WHAT.... IS, IT!!!!!????

Years passed, and Cage, now starting to make waves as the possible “next big thing” in the industry, started churning out half-assed shit like Firebirds, seemingly for the fun of it.

Few realized it at the time, but the man was challenging us to a twisted and bizarre game of his own designs, daring us to take him seriously as an actor one minute, only for him to turn heel and pump out half-assed performances in blockbuster films.

It was a game only he himself could understand, let alone enjoy; and yet for some reason we foolishly kept coming back for more.

As with his acting method founded so long ago on the bleachers of Ridgemont High, Nic Cage; sly son of a bitch that he is, once again found a new devious element to add to his modus operandi…

1995 saw the release of Leaving Las Vegas, the film that would finally give Nic Cage his Best Actor award.

 

Pictured: Nic Cage's acting coaches.

Despite receiving universal acclaim critics worldwide, Nic Cage would later go on record stating that he had no memory of ever having made a film called “Leaving Las Vegas,” claiming that he spent all of ’95 fighting savage women on one of his privately owned islands while wearing a bear-suit.

Regardless of the truth of this matter, Nic Cage would display great proficiency in bear-suit combat tactics in some of his later films, suggesting he may indeed have had prior experience in said activities…

Following his Oscar success, the Nic Cage floodgates of crappiness and truly not-giving-a-fuck would burst wide open.

Amplifying Nic Cage’s powers of “phoning-it-in” and “not-giving-a-damn” 10 fold, Jerry Bruckheimer and Michael Bay would go on to sink their claws into the enigma that is The Cage; casting him in overblown crap-fest after overblown retarded crap-fest for years to come.

 

Urge to kill, RISING...

Con Air, the Gone in 60 Seconds remake, the National Treasure series, horrible movies thrown in our faces cock-first, over and over and over again every summer…

Then, things got worse.

While few could argue that Next, Bangkok Dangerous, and The Sorceror’s Apprentice were *ahem!* “taxing,” even for the sternest of Nic Cage fans; everything seemed to come to a head with 2006’s remake of The Wicker Man.

Awe-inspiringly bad, to the point where few could argue that Nic Cage had finally topped himself in terms of simultaneously not-giving-a-shit and intentionally trying to ruin a film; The Wicker Man was the proverbial dick-slap to the face of the Academy that awarded him as Best Actor of 1995.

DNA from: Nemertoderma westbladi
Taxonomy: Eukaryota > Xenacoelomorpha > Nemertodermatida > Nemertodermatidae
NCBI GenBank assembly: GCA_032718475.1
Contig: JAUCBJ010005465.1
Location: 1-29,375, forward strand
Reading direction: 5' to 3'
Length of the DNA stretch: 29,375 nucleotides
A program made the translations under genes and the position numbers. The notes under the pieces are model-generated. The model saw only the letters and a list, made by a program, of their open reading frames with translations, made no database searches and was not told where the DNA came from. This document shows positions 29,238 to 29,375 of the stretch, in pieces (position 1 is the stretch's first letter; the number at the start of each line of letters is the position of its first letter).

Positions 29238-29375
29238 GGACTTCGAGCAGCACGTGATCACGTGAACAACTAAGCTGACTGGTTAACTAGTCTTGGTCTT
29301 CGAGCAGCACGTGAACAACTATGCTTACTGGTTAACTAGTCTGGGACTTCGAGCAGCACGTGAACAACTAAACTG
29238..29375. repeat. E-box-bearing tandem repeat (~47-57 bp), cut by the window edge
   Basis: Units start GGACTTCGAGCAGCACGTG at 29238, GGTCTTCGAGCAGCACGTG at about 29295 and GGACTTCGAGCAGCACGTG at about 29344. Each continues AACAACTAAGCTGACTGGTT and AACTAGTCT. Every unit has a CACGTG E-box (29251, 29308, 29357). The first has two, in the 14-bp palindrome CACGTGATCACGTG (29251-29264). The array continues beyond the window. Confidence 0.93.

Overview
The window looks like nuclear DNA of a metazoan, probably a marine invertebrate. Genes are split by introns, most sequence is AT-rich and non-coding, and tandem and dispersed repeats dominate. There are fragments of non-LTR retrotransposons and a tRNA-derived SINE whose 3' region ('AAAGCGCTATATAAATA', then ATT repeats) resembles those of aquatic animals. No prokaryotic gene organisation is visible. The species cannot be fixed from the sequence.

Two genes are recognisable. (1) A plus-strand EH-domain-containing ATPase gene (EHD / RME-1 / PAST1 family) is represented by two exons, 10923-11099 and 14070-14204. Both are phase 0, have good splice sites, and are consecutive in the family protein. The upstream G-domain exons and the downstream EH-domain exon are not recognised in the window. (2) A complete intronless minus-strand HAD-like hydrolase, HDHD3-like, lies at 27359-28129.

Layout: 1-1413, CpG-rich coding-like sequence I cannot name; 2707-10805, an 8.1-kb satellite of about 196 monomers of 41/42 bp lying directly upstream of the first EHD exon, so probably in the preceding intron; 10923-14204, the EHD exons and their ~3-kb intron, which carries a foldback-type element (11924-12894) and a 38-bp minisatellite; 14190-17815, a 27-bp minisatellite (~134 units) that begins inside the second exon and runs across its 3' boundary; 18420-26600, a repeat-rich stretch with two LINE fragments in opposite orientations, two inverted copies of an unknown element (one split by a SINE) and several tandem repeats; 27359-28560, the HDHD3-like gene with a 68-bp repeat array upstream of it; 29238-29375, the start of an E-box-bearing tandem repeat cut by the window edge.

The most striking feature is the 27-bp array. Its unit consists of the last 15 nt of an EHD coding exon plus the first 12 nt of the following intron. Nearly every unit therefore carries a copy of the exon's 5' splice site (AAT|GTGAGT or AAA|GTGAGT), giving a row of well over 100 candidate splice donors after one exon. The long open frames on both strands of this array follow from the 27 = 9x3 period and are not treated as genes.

It was a facepalm for the ages, and one I believe most in Hollywood relive every time Nic Cage’s face pops up on a movie poster.

With potential gems like Drive Angry and Ghost Rider 2 still regularly showing up on Mr. Cage’s resume in the foreseeable future, I wouldn’t be surprised if the Academy actually tries to take back that award somewhere down the line…

 

 

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The Roast Poster

Pictured: The poster that sidelined me from posting for 2 days.

A few days ago I mentioned that I was unable to get much writing done on account of a photoshop project that my brother asked me to do for him.

The project in question was a poster/flyer for a comedy roast he was going to be doing of a coworker of his.

It took me about 2 days of hard work, but I think I managed to do my brother proud.

At the outset of things, I asked my brother to lay out any particulars or essential elements he had in mind for the poster, to which he responded by telling me to just go nuts and do whatever I felt worked best.

*Sigh* I hate it when people tell me that, ’cause then it leaves me with no one to blame my fuck ups on but myself.

Oh well, I suppose it’s better than someone slinging a laundry list of bullshit demands at you form the outset.

In any case, as you’ll no doubt see above, I did in fact go nuts with this one; hopefully for the better.

Oh yeah, if you’re wondering why the fuck Nicolas Cage is on there, here’s a rundown of my thought process:

On the other hand, does Cameron Fucking Poe really need an explanation?

I wanted to throw something silly and over the top on the poster, y’know;  for effect.

I tapped my temple for a minute or 2, scanning the innumerable pop culture references housed in my skull for something epicly EPIC in terms of over the top-ness.

And wouldn’t you know it, The Wicker Man was the first (and funniest) thing to pop into my head.

That’s why Nic Cage is on the poster.

Another thing mentioning about the poster, is that the badger wearing the samurai helmet is likely going to be the banner/mascot for this blog whenever I decide to start, y’know; paying for it.

My brother suggested that I take the time to make a personal stamp or mark for myself for promotional purposes, with his initial suggestion being something along the lines of a badger face on the M. Bison hat in place of the skull emblem.